Concentrations of atmospheric reactive mercury in Australia and emissions of reactive mercury from contaminated mine materials using cation exchange membranes
thesisposted on 28.03.2022, 15:51 by Matthieu B. Miller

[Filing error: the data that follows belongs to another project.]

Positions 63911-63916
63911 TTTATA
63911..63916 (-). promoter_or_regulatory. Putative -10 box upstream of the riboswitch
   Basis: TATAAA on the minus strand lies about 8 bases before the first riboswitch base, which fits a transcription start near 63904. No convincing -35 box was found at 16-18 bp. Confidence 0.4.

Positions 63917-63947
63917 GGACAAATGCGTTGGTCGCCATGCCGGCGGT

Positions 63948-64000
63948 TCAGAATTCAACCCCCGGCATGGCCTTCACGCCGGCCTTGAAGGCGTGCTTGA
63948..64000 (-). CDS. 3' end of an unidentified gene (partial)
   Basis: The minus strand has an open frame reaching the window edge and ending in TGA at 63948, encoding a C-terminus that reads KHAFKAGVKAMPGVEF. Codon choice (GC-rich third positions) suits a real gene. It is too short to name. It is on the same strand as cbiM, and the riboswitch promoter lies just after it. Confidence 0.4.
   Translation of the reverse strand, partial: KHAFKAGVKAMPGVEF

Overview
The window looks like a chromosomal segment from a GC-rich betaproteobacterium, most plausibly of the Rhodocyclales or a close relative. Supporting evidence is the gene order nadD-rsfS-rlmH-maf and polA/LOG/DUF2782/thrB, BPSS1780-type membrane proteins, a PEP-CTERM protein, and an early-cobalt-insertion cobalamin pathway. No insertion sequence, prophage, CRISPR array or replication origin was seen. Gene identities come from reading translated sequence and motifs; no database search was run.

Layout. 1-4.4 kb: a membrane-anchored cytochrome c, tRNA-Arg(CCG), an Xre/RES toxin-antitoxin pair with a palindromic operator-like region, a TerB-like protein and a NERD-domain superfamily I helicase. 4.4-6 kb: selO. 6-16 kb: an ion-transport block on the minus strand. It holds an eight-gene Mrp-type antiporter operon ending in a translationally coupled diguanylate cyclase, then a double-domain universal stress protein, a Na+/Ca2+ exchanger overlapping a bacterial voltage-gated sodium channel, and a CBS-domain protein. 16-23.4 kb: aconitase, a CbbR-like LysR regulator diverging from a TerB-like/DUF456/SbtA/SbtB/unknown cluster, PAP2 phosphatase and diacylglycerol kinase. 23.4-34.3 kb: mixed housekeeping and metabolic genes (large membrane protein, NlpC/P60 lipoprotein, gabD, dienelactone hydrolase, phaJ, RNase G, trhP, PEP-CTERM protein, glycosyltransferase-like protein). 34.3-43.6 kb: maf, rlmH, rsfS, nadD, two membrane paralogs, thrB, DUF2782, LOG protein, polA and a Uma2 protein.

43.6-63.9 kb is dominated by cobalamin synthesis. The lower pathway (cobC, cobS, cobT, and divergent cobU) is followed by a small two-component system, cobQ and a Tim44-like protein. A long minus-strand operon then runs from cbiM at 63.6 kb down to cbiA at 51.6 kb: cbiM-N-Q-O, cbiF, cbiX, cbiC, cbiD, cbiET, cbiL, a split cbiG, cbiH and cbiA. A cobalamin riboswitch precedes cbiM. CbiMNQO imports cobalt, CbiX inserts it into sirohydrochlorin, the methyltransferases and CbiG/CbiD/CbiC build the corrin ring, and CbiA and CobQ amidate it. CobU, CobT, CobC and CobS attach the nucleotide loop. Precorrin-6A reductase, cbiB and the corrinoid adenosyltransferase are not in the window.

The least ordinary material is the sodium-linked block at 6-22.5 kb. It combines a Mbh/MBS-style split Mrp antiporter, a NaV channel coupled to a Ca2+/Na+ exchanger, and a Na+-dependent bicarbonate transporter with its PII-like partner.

Mercury (Hg) is a pervasive and persistent environmental contaminant with a significant atmospheric cycle that results in distribution to all spheres of the environment. In the atmosphere Hg is found primarily as gaseous elemental Hg0 (GEM) but under certain scenarios reactive Hg2+(RM) compounds may form a significant proportion of total atmospheric Hg. Physiochemical transformation processes play a leading role in the air-surface exchange of Hg and are a major determinant of Hg mobility and longevity within the environment, including bioavailability and biological uptake into ecosystem food webs, which constitutes the primary exposure pathway to the human population. Practical differentiation of gas and particle phase RM has proven to be a profound and lasting measurement challenge, and even the broadest distinction between GEM and RM is easily confounded. In addition to the intrinsic difficulties of measurement, data on atmospheric Hg in the Southern Hemisphere (SH) suffers the further limitation of being comparatively rare, and almost non-existent for RM. Lack of data inhibits international scientific and regulatory efforts to monitor, model, and mitigate the effects of Hg exposure to human populations. In an effort to help close some of the information gap, this study deployed a recently developed filter-based RM sampling system at two locations in Australia with existing GEM monitoring capabilities, and on board the Australian Research Vessel Investigator (RVI) during a research voyage to the East Antarctic coast. The ground-based field sites included a remote, temperate coastal site at the Cape Grim Baseline Air Pollution Station (CGBAPS) on the northwestern point of Tasmania, and a temperate urban site at Macquarie University Automatic Weather Station (MQAWS) in Sydney, New South Wales. Measurements were undertaken between November 2015 and May 2017, constituting the most extensive dataset on RM concentrations in Australia to date. As has been shown for GEM in the SH, concentrations of RM were relatively uniform over time and between sites, despite very different environments. The overall mean RMconcentration was 15.9 ± 6.7 pg m-3 at CGBAPS and 17.8 ± 6.6 pg m-3 at MQAWS. No seasonal trend in RM concentration was apparent at CGBAPS, in contrast to a small but statistically distinct difference in winter versus summer RM concentration apparent at MQAWS. The concentration of RM measured on RVI over the Southern Ocean averaged 23.7 ± 7.0 pg m-3 during four deployments in austral summer (January 10 – March 4, 2017). GEM was measured concurrently with the RM filter sampling, with an overall mean concentration of 0.65 ± 0.24 ng m-3 MQAWS and 0.90 ± 0.35 ng m-3 at CGBAPS, and 0.53 ± 0.10 ng m-3 on the RVI voyage. Additionally, tandem measurements of GEM were performed for one year at CGBAPS using both a Tekran® 2537B and a 2537X Automatic Ambient Air Analyzer. Inter-comparison of the two instruments indicated that the 2537X unit measured systematically higher GEM concentrations versus the 2537B, with an average difference of 8.6%. Complimentarily to the larger goal of quantifying ambient RM, the CEM material was deployed in a novel technique to measure RM air-surface exchange, in conjunction with an established method based on Teflon dynamic flux chambers (DFC) and a Tekran® 2537 mercury analyzer. Initial results using this combined CEM/DFC methodology indicate that RM flux can be detected at a minimum difference of ~ 13.5 pg m-3 between DFC inlet and outlet concentrations, based on the analytical detection limit of blank CEM material. Distinct differences in RM flux were observed between material types with a range of Hg concentration, and between wet and dry materials. Mercury contaminated mining materials such as tailings may have relatively large RM fluxes of several 1000 pg m-2 h-1. In addition to the ambient field site deployments, extensive method validation tests were undertaken in controlled laboratory conditions. As part of these tests, CEM material was exposed to high concentrations of GEM and a representative Hg2+ compound (HgBr2), using a custombuilt permeation system. The CEM material was found to take up a consistently negligible amount of GEM (0.004 ± 0.001% of total exposure) in clean laboratory air at varying levels of humidity. GEM concentrations during the permeation tests were 1.43x106 to 1.85x106 pg m-3,resulting in total GEM exposures ranging from 2.7x106 to 7.3x106 pg. The low rate of GEM uptake at these high concentrations indicates that, at typically much lower ambient atmospheric concentrations, GEM uptake would be concomitantly small and essentially unobservable, an important prerequisite for the CEM material to be successfully employed in ambient air sampling. The CEM material also exhibited very little breakthrough (< 0.5%) of total permeated HgBr2 at concentrations up to ~5000 pg m-3, indicating a high collection efficiency for this particular gaseous oxidized Hg compound under laboratory conditions.